Scientific community rejects poor science - Claims regarding GM products should be supported by sound science, not used to advance political goals
4 October 2012
EuropaBio welcomes the release today of the initial opinion of the European Food Safety Authority (EFSA) on a genetically-modified (GM) maize fed rat study entitled ‘Long term toxicity of a Roundup herbicide and a Roundup-tolerant genetically modified maize’ that was published in the ‘Food and Chemical Toxicology’ review on 19 September 2012.
In its statement, EFSA says that its “initial review found that the design, reporting and analysis of the study, as outlined in the paper, are inadequate” and “…unable to regard the authors’ conclusions as scientifically sound….no conclusions can be made about the occurrence of tumours in the rats tested. Therefore, based on the information published by the authors, EFSA does not see a need to reexamine its previous safety evaluation of maize NK603 nor to consider these findings in the ongoing assessment of glyphosate”.
The findings of the EU authority in charge of risk assessment confirmed that the study did not respect the fundamentals of scientific experimentation. This follows earlier conclusions by other food safety authorities
- On 1 October BfR, the German Federal Institute for Risk Assessment dismissed the study in the following terms: “On the basis of the publication, the BfR has come to the conclusion that the authors’ main statements are not sufficiently corroborated by experimental evidence. In addition, due to deficiencies in the study design and in the presentation and interpretation of the study results, the main conclusions of the authors are not supported by the data”.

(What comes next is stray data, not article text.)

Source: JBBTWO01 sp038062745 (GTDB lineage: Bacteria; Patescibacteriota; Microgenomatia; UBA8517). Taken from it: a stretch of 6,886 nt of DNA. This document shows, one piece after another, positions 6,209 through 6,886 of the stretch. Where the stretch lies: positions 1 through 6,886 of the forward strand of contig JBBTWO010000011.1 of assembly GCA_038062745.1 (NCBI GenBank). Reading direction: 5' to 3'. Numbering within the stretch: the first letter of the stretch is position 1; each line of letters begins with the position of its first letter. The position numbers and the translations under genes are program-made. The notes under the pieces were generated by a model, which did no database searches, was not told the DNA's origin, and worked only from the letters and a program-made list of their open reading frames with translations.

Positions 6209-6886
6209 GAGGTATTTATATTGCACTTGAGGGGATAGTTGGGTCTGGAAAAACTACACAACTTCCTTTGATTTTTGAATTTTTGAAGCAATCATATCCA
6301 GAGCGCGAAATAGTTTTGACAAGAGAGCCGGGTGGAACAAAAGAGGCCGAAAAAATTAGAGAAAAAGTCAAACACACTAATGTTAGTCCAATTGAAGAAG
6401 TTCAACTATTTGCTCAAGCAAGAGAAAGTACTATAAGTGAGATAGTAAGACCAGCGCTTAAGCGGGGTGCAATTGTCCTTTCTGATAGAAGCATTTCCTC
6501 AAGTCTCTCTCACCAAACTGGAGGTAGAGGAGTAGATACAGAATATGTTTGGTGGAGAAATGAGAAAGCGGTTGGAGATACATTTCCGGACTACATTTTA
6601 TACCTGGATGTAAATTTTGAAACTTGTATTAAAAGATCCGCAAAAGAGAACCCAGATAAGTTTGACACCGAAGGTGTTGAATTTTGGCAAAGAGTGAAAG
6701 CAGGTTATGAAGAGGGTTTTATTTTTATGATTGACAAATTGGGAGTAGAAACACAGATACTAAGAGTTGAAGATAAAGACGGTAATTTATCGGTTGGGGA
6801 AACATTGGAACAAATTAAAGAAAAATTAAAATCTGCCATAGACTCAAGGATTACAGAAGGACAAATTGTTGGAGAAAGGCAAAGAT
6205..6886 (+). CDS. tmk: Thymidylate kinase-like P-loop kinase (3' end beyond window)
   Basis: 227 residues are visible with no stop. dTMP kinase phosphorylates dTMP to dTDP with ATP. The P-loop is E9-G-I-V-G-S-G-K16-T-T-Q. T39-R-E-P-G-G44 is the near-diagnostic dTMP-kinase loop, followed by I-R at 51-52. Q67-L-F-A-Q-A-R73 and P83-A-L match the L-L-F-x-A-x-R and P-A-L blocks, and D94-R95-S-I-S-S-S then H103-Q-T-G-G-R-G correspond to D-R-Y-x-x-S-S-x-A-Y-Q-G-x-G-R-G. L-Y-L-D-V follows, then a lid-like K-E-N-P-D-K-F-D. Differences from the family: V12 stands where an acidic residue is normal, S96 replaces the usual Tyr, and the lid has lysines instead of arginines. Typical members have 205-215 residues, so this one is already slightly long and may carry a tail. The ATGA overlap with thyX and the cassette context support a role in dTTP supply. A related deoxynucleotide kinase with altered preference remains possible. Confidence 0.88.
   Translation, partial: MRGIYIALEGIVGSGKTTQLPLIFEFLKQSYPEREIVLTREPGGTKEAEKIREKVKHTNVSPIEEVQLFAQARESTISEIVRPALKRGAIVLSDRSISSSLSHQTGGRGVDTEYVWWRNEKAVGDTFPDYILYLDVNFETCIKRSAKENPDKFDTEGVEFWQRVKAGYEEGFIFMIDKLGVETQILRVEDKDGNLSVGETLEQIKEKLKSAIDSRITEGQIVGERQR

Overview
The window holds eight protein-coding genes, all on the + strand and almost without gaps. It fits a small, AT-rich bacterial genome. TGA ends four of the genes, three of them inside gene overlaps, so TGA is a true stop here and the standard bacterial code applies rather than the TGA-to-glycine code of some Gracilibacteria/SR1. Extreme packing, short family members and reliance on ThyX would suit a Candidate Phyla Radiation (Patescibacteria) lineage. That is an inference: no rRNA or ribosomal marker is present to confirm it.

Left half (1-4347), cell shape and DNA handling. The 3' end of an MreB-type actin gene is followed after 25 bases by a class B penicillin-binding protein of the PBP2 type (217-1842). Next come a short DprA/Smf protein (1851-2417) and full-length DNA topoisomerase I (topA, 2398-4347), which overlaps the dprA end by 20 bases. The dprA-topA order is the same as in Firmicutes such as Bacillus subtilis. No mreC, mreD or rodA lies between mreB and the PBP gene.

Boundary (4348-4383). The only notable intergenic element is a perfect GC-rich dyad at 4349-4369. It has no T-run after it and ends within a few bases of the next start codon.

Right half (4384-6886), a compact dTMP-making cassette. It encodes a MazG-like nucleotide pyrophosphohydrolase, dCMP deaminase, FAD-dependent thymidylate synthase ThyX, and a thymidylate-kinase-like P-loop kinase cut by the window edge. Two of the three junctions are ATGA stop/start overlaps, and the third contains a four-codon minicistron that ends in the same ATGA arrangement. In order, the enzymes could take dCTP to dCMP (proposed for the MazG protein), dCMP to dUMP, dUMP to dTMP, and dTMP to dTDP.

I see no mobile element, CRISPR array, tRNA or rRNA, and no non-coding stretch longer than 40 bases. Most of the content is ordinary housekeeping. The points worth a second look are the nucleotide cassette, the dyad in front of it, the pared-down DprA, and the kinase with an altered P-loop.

- On 3 October, the Dutch Government Food safety authority published its opinion stating that the “….conception, execution and reporting is unsuitable…and that the authors make connections … that are not scientifically substantiated.”
These opinions give weight to the wave of comments made by scientists across Europe that the study with its accompanying film, books and media campaign should be seen as a publicity stunt designed to scare consumers and drive a political agenda, rather than to present trustworthy, methodologically correct science upon which policy conclusions can be based.
All GM products currently approved in the European Union went through a rigorous safety assessment by the European Food Safety Authority, and as such are safe for human and animal consumption and for the environment.
If the EU is to fulfill its potential as a global center for science-based innovation and make the best use of all the tools available to face current and future global challenges, it is vital that sound science is defended against studies conducted with the aim of manipulating public opinion.
The EFSA’s release is available here.
More solutions from: EuropaBio
Published: October 4, 2012